Thinking about how to approach his next album, pianist, composer and bandleader Orrin Evans admitted he was ready to try something different. Paying homage to musicians he had worked with and admired, was a part of Evans’ vision for the album, “The Red Door,” recently released on Smoke Sessions Records on June 16.
“Honoring those people and to continue keeping their legacies alive, I am really about that,” Evans said in a recent interview. “I also wanted to do a record with people that I love or even people I had some kind of issue with that I want to clear up right now.”
Evans assembled two core bands for “The Red Door.” One had the rhythm section of bass legend Buster Williams and veteran drummer Gene Jackson, joined by the late trumpeter Wallace Roney or Philly legend Larry McKenna on tenor saxophone. The other was a quintet with trumpeter Nicholas Payton, saxophonist and flutist Gary Thomas, bassist Robert Hurst and drummer Marvin “Smitty” Smith. In addition, the album features guest appearances by vocalists Jazzmeia Horn, Sy Smith and Alita Moses.
The vocalists shine. Singer and songwriter Horn is featured on “Big Small,” composed by Evans and Bill McHenry. There is an opening interplay between bassist Hurst, drummer Williams and Evans on piano. Horn comes in with a style that can be described as singing around the notes.
Moses lends her intentional vocals to a slowed-down delicate version of Stevie Wonder’s “They Won’t Go When I Go.”
Evans’ piano intro to “Amazing Grace” allows for Smith’s multi-octave vocals softly punching through the chords, then you recognize the melody. I just wanted this jazz interpretation of a beloved spiritual to last a little longer.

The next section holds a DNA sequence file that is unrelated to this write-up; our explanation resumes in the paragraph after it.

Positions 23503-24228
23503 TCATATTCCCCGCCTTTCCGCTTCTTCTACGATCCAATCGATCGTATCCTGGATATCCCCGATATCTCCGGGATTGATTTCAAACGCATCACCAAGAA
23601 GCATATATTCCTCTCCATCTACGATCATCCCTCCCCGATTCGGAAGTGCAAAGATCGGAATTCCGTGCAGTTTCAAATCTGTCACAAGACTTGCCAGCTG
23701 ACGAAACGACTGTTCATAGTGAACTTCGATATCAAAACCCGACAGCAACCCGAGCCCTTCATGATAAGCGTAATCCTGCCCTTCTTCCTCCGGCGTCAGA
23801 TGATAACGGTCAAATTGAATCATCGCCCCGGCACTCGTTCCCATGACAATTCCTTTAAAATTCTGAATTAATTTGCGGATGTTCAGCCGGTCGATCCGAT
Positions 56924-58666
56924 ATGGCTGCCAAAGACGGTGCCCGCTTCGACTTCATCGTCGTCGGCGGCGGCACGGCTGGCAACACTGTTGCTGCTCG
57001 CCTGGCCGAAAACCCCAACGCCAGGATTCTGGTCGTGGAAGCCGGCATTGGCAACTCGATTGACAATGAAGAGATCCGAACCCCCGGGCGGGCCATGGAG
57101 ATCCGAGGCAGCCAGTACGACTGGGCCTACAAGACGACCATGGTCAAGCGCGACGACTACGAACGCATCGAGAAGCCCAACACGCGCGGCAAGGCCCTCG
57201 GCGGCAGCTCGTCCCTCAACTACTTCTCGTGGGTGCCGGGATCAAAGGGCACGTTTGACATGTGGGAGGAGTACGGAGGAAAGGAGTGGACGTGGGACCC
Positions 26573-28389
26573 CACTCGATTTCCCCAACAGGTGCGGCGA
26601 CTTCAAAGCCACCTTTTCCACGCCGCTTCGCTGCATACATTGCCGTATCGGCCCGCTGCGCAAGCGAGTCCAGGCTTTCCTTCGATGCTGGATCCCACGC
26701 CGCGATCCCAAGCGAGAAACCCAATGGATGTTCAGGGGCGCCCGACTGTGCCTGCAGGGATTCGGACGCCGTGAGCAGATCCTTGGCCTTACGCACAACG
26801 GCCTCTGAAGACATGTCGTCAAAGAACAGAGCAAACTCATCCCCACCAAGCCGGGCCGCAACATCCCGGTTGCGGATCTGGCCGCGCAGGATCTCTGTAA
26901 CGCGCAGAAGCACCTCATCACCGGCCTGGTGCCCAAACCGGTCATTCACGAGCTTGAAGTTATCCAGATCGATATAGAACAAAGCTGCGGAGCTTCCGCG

Trumpeter Wallace Roney is prominently featured on “All the Things You Are,” a jazz standard that is arranged with an upbeat tempo than previous recordings of this 1939 Jerome Kern and Oscar Hammerstein II composition. Roney attended Duke Ellington School of the Arts in D.C. and graduated from Howard University. Roney died in March 2020, three weeks after this song was recorded.
With Evans on piano, Williams on bass and Jackson on drums, “All the Things You Are” is a wonderful way to understand why other top musicians respected Roney.
There are many positive moods on “The Red Door,” with each one reinforcing Evans’ exceptional talent. In addition to working on his own projects, he also has time to be the artist-in-residence for DC JazzFest.
Evans was asked to be in that role early during the pandemic, which he admitted was an interesting time to join anything.
“When people ask me what my role is, my quick answer has been to learn,” Evans said. “I’d never been an artist-in-residence, so my thing was to listen.”
Evans will put his touch on several sessions during this year’s DC JazzFest.
Source: Washington Informer